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Flash is quickly becoming the standard for Web animation, and with good reason: Macromedia's Flash technology produces high-quality, animated images梜nown as Flash movies梐t a relatively small file size. Its drawings and animations are vector graphics, which means that they use mathematical formulas to describe objects on the screen. By contrast, bitmap technology like GIF and JPEG include data for every pixel of an image, gobbling up precious bytes and adding download time. Flash's vector graphics, on the other hand, save file size with their compact mathematical expressions.
Flash can also handle MP3 audio and advanced programming features, providing an added dimension of sound and interactivity that can make a plain HTML page look dull by comparison. For example, advanced Flash gurus can build automatic score tracking into an online game or add a cannon-firing animation each time the player clicks the mouse. While Dynamic HTML (see Chapter 12) can do some of these things, Flash movies are easier to create. An intriguing advantage of Flash movies is that they look and work exactly the same on every browser, whether on Windows or Mac. (Don't try that with HTML.)
Of course, all of this power comes at a price. Although Dreamweaver has some limited Flash-creation abilities (such as the new Flash elements feature, discussed in Section 13.2), you need another program, such as Macromedia Flash, Adobe Live Motion, or Swish ( www.swishzone.com ) to produce full-fledged movies. These programs aren't difficult to learn, but they're more programs to buy and more technologies to get under your belt.
Furthermore, your visitors can't play Flash movies without the Flash Player plug-in (see Section 5.6). If they don't have it, they'll need to download and install it梐 sure spontaneity-killer. Fortunately, chances are your visitors already have it, since all major browsers (even Opera) now come with the Flash plug-in installed. In fact, Macromedia says that (insert grain of salt here) over 97 percent of Web browsers in use now have some version of Flash Player (a much smaller percentage has the latest version of the player).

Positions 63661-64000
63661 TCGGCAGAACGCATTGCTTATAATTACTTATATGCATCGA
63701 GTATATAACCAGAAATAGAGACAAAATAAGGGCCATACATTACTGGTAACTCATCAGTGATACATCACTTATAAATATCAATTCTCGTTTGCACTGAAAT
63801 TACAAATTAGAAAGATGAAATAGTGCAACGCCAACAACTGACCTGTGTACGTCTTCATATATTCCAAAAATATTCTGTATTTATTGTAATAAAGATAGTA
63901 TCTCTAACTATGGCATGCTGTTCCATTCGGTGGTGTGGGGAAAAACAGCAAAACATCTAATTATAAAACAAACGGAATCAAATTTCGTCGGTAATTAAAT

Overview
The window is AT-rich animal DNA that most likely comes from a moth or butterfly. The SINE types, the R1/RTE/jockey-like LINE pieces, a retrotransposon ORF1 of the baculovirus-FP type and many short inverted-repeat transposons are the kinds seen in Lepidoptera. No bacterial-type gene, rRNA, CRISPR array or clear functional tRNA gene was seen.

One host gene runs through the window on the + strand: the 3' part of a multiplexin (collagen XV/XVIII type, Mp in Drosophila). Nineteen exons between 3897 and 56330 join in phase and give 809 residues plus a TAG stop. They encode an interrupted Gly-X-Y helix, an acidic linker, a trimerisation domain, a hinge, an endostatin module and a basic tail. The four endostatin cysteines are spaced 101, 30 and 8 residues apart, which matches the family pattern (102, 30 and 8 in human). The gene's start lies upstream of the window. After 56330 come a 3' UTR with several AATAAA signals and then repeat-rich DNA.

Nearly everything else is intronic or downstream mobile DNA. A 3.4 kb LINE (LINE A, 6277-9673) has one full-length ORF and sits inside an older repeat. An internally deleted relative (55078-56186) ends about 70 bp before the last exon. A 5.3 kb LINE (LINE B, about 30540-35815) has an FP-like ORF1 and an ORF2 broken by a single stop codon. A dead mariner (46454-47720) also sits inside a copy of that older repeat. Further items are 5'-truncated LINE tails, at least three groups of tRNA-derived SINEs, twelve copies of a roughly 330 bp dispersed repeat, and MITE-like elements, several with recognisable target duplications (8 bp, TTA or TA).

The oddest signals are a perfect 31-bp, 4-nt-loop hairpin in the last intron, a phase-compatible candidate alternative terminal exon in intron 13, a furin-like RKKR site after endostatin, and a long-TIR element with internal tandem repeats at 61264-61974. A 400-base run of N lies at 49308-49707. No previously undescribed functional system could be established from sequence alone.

As of this writing, a legal dispute may have a big impact on how you embed external multimedia files into a Web page. A small company named Eolas sued Microsoft for patent infringement and won, forcing the software giant to alter how Microsoft Internet Explorer displays external media files like Flash or Java Applets. Other browser manufacturers may follow Microsoft's lead. Macromedia is working on tools to help Web sites update their pages to conform with these changes. For more information, visit www.macromedia.com/devnet/activecontent/ .
13.1.1 Inserting a Flash Movie
To insert a Flash movie into a Web page, click where you want to insert the movie; then choose InsertMediaFlash (or choose Flash from the Media menu on the Common tab of the Insert bar). Either way, a Select File dialog box appears. Navigate to the Flash movie file (look for an .swf extension) and double-click it. Dreamweaver automatically determines the width and height of the movie and generates the appropriate HTML to embed it into the page. The movie appears as a gray rectangle with the Flash logo in the center; you can adjust its settings as described in the next section.
To preview Flash files directly in Dreamweaver, just select the movie and then click the Play button on the Property inspector (see Figure 13-2). To stop the movie, click the same button, which has now become a Stop button.
As with other files you include in a Web page, such as graphics or external Cascading Style Sheets, you can store Flash movies anywhere in your site folder. However, if your Flash movie contains links梚f it's an animated navigation bar, for instance梜eep the Flash movie file in the same folder as the Web page itself. Otherwise, links in the movie may not work. (For a workaround to this problem, see the box in Section 18.104.22.168.)
If your page has lots of Flash movies梟umerous animated buttons, perhaps梱ou can play all of them at once by pressing Shift+Ctrl+Alt+P (Shift-Option--P). Then sit back and watch the show. To stop all running movies, press Shift+Ctrl+Alt+X (Shift-Option--X). You can also preview Shockwave movies (see Section 13.3) in Dreamweaver. (And no wonder: Macromedia makes Shockwave, too.)
13.1.2 Flash Movie Properties
You'll rarely have to change the default properties created by Dreamweaver. But if you ever want to change the margin of space around a movie, restore it to original size after resizing it, or swap in a different movie, the Property inspector is the place to do it.
22.214.171.124 Naming a Flash movie
As shown in Figure 13-2, all of the plug-in technologies described in this chapter let you set additional parameters governing the embedded media's behavior. You can find out about additional HTML properties for Flash in the Flash help. See the box in Section 126.96.36.199 for an example.
188.8.131.52 The Movie file
The File field specifies the path to the Flash movie file on your hard drive. To select a different file, type a new path into the File field, or click the folder icon to access your site folder's contents.